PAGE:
By Daniel Velasquez, Global Studies, La Sierra University
The only people who have the right to declare when the mission for the refugees is accomplished are the refugees themselves,
and until comes the time that they do,
there will always be another “jungle.”
The story of the Calais refugee camp known as “The Jungle” was declared over on October 26, of 2016 by a French government official. The smoke from the burning shelters still hung in the air, as the Prefect announced the mission had been accomplished. Groups of refugees still wandered around the area listlessly longing for a way across to the U.K. Large groups of refugees were being bused to different camps still without the security of a permanent home, and hundreds of unaccompanied minors had fled the area after the capacity to register the children had been over run, but still according to the Prefect the mission had been accomplished.
The jungle first developed from the wreckage of a similar mission that had been proclaimed accomplished which had taken place almost fifteen years before the destruction of the jungle. When the Sangatte Reception Facility was closed by the then Minister of the Interior Nicolas Sarkozy, a solution to the issue of refugees in the Calais area was thought to have been found, but the jungle camp that once was thought to have over 8,000 people living in it begs to differ.
A camp, that developed into a sort of mini-city with free wifi, a book store, a theater, and art gallery, emerged from the forests surrounding the port city. People from Eritrea, Somalia, and Syria and other countries moved into the area at steady rates in the hopes of somehow crossing the channel that connected the continent of Europe to the sought after land of the UK. The hopes of the people trying to cross were met with tight security and dangerous conditions. Stuck without the option of returning to where they came from, the refugees made their homes amongst shipping containers provided by the French government. In unsanitary and dangerous conditions, different races, ethnicities, and religions waited for some door to open giving a chance at a new life.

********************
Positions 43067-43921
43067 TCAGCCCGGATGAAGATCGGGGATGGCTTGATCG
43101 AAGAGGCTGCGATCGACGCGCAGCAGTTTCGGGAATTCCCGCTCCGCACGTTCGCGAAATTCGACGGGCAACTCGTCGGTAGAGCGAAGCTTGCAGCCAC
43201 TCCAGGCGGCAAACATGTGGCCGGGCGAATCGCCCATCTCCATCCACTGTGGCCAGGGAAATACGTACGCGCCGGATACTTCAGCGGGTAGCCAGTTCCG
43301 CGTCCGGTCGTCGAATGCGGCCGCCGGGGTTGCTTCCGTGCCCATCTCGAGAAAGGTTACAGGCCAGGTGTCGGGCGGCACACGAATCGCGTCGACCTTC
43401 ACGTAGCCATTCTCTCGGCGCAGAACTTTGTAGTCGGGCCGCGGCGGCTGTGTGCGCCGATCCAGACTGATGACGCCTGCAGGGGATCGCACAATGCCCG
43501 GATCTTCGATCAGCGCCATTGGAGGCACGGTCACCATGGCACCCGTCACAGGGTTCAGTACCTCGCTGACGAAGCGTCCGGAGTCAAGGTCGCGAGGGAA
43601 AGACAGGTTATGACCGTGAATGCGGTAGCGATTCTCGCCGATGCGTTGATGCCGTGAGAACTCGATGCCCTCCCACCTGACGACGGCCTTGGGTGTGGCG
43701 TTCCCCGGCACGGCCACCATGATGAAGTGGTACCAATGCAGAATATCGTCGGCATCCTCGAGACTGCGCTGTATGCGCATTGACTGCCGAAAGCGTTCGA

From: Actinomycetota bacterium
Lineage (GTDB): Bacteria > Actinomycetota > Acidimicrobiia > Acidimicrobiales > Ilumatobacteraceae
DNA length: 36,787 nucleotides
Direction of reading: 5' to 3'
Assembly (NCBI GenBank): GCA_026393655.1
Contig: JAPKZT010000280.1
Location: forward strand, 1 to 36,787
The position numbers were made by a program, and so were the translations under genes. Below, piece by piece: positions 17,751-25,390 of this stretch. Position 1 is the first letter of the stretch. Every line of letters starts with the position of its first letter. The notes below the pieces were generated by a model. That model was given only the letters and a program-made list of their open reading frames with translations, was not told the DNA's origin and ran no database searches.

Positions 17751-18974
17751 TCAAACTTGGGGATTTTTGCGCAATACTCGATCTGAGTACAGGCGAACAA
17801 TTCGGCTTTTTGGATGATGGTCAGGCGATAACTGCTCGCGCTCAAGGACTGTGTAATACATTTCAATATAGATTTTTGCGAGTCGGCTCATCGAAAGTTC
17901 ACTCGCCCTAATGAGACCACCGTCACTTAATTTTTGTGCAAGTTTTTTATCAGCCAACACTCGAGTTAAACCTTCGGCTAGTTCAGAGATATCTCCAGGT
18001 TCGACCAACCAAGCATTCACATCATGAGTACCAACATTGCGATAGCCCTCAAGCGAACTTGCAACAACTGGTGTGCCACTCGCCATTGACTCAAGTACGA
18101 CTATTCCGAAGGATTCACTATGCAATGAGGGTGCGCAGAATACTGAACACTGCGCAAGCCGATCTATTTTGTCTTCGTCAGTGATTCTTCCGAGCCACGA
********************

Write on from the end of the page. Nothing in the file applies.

For the majority this chance never came, instead came the destruction of the shelters that offered them the small bit of normality that had escaped their lives. First, the southern part of the camp and later the entirety of the jungle was demolished by workers, machinery, and flames. The area now stands guarded as not not let the jungle again be claimed by those hoping to use Calais as a jumping off point from the European continent. Yet still they come.
The city is once again seeing a steady increase in refugees, including hundreds of unaccompanied minors, that now have no shelter and wander the central part of the city in the bitter winter cold. The mayor recently banned NGOs from distributing food. Requests for the construction of some type of temporary respite have been denied. Just as in the closure of Sangatte no solution has been found, no mission truly accomplished, just a temporary shifting. Just another leg on the journey to a new life that these people so desperately need and crave. The government official who claimed that the mission had been accomplished did not have the authority to do so. Such proclamations, while politically convenient, have little meaning when it comes to whether or not viable solutions for refugees have emerged. The only people who have the right to declare when the mission for the refugees is accomplished are the refugees themselves, and until comes the time that they do, there will always be another “jungle.”